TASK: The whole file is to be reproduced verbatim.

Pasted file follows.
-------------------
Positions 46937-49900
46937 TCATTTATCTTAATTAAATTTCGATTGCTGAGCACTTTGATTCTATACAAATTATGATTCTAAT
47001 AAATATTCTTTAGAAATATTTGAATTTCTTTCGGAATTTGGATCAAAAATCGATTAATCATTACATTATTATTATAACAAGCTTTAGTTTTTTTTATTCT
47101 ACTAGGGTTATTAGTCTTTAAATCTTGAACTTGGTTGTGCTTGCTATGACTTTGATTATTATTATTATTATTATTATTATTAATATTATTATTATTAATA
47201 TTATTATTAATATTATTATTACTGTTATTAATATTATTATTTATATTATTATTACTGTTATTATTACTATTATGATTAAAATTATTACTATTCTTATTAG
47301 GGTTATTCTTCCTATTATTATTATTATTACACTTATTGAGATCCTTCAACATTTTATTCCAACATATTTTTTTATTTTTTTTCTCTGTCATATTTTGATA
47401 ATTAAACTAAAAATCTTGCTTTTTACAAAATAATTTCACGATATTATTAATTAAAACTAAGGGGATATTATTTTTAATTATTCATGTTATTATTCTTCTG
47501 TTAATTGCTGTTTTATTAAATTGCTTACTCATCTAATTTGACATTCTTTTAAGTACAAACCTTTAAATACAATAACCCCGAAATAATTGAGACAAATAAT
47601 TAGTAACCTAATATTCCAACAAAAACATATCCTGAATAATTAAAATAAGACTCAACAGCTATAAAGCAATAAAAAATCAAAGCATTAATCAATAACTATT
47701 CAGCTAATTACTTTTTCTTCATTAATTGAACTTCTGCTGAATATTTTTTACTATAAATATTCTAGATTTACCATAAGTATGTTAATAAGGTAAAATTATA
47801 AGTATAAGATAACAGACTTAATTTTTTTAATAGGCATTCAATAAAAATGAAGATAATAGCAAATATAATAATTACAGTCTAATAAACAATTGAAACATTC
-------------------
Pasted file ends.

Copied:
Positions 46937-49900
46937 TCATTTATCTTAATTAAATTTCGATTGCTGAGCACTTTGATTCTATACAAATTATGATTCTAAT
47001 AAATATTCTTTAGAAATATTTGAATTTCTTTCGGAATTTGGATCAAAAATCGATTAATCATTACATTATTATTATAACAAGCTTTAGTTTTTTTTATTCT
47101 ACTAGGGTTATTAGTCTTTAAATCTTGAACTTGGTTGTGCTTGCTATGACTTTGATTATTATTATTATTATTATTATTATTAATATTATTATTATTAATA
47201 TTATTATTAATATTATTATTACTGTTATTAATATTATTATTTATATTATTATTACTGTTATTATTACTATTATGATTAAAATTATTACTATTCTTATTAG
47301 GGTTATTCTTCCTATTATTATTATTATTACACTTATTGAGATCCTTCAACATTTTATTCCAACATATTTTTTTATTTTTTTTCTCTGTCATATTTTGATA
47401 ATTAAACTAAAAATCTTGCTTTTTACAAAATAATTTCACGATATTATTAATTAAAACTAAGGGGATATTATTTTTAATTATTCATGTTATTATTCTTCTG
47501 TTAATTGCTGTTTTATTAAATTGCTTACTCATCTAATTTGACATTCTTTTAAGTACAAACCTTTAAATACAATAACCCCGAAATAATTGAGACAAATAAT
47601 TAGTAACCTAATATTCCAACAAAAACATATCCTGAATAATTAAAATAAGACTCAACAGCTATAAAGCAATAAAAAATCAAAGCATTAATCAATAACTATT
47701 CAGCTAATTACTTTTTCTTCATTAATTGAACTTCTGCTGAATATTTTTTACTATAAATATTCTAGATTTACCATAAGTATGTTAATAAGGTAAAATTATA
47801 AGTATAAGATAACAGACTTAATTTTTTTAATAGGCATTCAATAAAAATGAAGATAATAGCAAATATAATAATTACAGTCTAATAAACAATTGAAACATTC